Estimated reading time: 5 minutes
Over the past five years, the logistics industry experienced an explosion of new market entrants. This expansion started before COVID-19 and then accelerated dramatically over the last three years.
Who are these new carriers, what distinguishes them from traditional carriers, and are they right for you
The new entrants can be grouped into three general buckets – I’ll call them the opportunistic, the strategic, and the digital providers.
Opportunistic New Entrants
Opportunistic carriers are those that quickly popped up to provide service during the worst of the COVID-19 pandemic.
This bucket includes small vessel operators who rushed to capitalise on high ocean rates during the worst of the pandemic and retailers who chartered vessels to meet their own demand for space.
Now that rates have dropped and space is ample, these carriers have largely disappeared from the marketplace.
One of the effects of the pandemic was the supercharge of e-commerce sales. As e-commerce platforms like Amazon grew ever larger, they expanded their logistics service offering.
Amazon now provides warehousing, distribution, and independently operated air cargo flights. It also sells its logistics services to companies not selling on the platform.
TikTok announced plans to expand into e-commerce services in the U.S to include customs brokerage, warehousing, and fulfilment.
Alibaba purchased Ninja Van for last mile deliveries.
Similarly, the ocean carriers invested their pandemic profits into offering end-to-end solutions.
Maersk Lines expanded into air freight by buying Senator and gained an Intra-Asia contract logistics network with the $3.6 billion purchase of LF Logistics.
CMA CGM created CMA CGM Air Cargo and bought freighter aircraft.
Mediterranean Shipping Company (MSC) purchased the African logistics provider Bollore.
Hub Group purchased the order fulfilment company Tagg.
Each of these traditional carriers has a strategy to diversify, refocus on profitable sectors, and increase customer stickiness through the new business segments.
The last group of new market entrants are the digital-first freight forwarders and marketplaces. These new kids on the block offer a modern customer experience using technology to automate and streamline logistics processes.
The two best known digital forwarders are Flexport and Fortos/Freighthub.
Twill, owned by Maersk Lines, is another example. Freightos is a digital ocean marketplace and rate engine.
Most of the digital companies are owned by private equity (PE) firms, attractive investments in a fragmented industry ripe for consolidation. The PE investors bring their tech know-how and focus to the portfolio businesses, creating more digital, automated and data driven providers.
Pros and Cons of New Carriers
The strategy driven entrants are typically large global players attempting to offer a one-stop shop to global shippers.
These carriers can create opportunities for shippers to consolidate the number of supply chain partners, simplifying procurement and potentially driving down costs.
Some potential disadvantages can include disjointed service offerings where sales, operations and visibility tools may not be integrated across the business units. In addition, the large scale of these organisations may not be a good solution for small to medium-sized companies (SMEs).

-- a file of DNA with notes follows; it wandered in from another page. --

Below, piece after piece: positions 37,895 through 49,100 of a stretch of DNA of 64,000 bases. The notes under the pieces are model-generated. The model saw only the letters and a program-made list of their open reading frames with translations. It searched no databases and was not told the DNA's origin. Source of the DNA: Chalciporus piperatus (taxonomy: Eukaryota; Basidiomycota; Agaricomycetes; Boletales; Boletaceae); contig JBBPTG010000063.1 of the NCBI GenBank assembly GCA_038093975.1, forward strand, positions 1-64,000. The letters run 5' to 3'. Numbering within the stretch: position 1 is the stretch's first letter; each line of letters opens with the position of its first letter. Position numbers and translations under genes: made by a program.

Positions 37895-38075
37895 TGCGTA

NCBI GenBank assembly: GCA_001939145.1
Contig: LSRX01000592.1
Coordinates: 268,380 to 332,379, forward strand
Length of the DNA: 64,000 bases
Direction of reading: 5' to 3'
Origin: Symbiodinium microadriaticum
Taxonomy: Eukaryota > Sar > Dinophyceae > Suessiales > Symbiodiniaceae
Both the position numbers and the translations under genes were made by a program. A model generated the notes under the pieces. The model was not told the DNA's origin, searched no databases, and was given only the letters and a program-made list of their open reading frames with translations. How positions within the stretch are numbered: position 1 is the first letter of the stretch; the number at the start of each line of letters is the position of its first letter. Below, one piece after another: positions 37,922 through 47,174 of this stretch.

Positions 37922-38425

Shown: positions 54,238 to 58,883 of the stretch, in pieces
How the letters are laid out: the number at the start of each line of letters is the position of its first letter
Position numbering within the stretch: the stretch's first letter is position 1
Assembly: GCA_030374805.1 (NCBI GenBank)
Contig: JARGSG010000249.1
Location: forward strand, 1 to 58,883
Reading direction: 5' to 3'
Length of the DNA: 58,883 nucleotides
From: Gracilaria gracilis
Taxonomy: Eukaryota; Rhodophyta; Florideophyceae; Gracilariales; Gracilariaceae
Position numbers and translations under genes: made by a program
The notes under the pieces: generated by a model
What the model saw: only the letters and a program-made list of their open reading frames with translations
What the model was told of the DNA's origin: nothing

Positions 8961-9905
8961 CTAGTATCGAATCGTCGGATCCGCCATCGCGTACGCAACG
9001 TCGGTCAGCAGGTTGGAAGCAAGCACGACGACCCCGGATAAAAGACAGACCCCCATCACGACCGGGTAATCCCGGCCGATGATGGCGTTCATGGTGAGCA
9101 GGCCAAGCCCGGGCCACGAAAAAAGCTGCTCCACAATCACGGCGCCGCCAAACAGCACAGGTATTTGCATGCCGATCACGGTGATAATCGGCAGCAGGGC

The digital providers offer a fresh take on logistics, new visibility tools and efficient operations. Some disadvantages are that the management is often recruited from the high tech or finance sectors, and has little knowledge of transportation or logistics.
Staff tend to be inexperienced, and boots are only on the ground in major markets, limiting the ability to tap into local knowledge.
The service portfolio works best for full container load imports to/from major points and is less satisfactory for air freight, less than container load cargo, and shipments on smaller trade lanes. PE ownership may focus on short term cash value above any other values.
What a difference a couple of years make
During the pandemic, supply chains were under severe stress. Transport capacity was hard to find, slow to perform and very expensive.
Now we have the opposite problem. Shipping volumes have declined with the global economic slowdown, and transport rates have dropped precipitously. There is also a deep lack of trust between carriers and shippers.
Many carriers recently returned to red ink and the bloom has faded off some of their investments. The carriers have responded by scaling back or eliminating their new services.
Amazon closed 44 warehouses in the U.S. and cut back its flight frequencies. Maersk Lines closed its digital visibility provider Tradelens.
CMA CGM suspended all its U.S. flights. Impact in the digital forwarding space has been even greater – shockingly, Flexport announced a layoff of 20% of its workforce, while Fortos is cutting 10%.
Solutions to a changing landscape
In today’s environment are the new carriers a fit and worth the risk? The challenge is to capitalise on new opportunities without taking on more risk or increasing costs.
Prioritise resilience and dependability in the supply chain. When evaluating potential supply chain partners, be sure to perform your due diligence. Focus on partnerships that can expand your company’s reach and capabilities rather than on transactional rates and services.
Just as companies are diversifying production, be sure to diversify your carrier base and shipping locations. As political and economic shifts occur, your business will be best positioned to react and weather the storms ahead.
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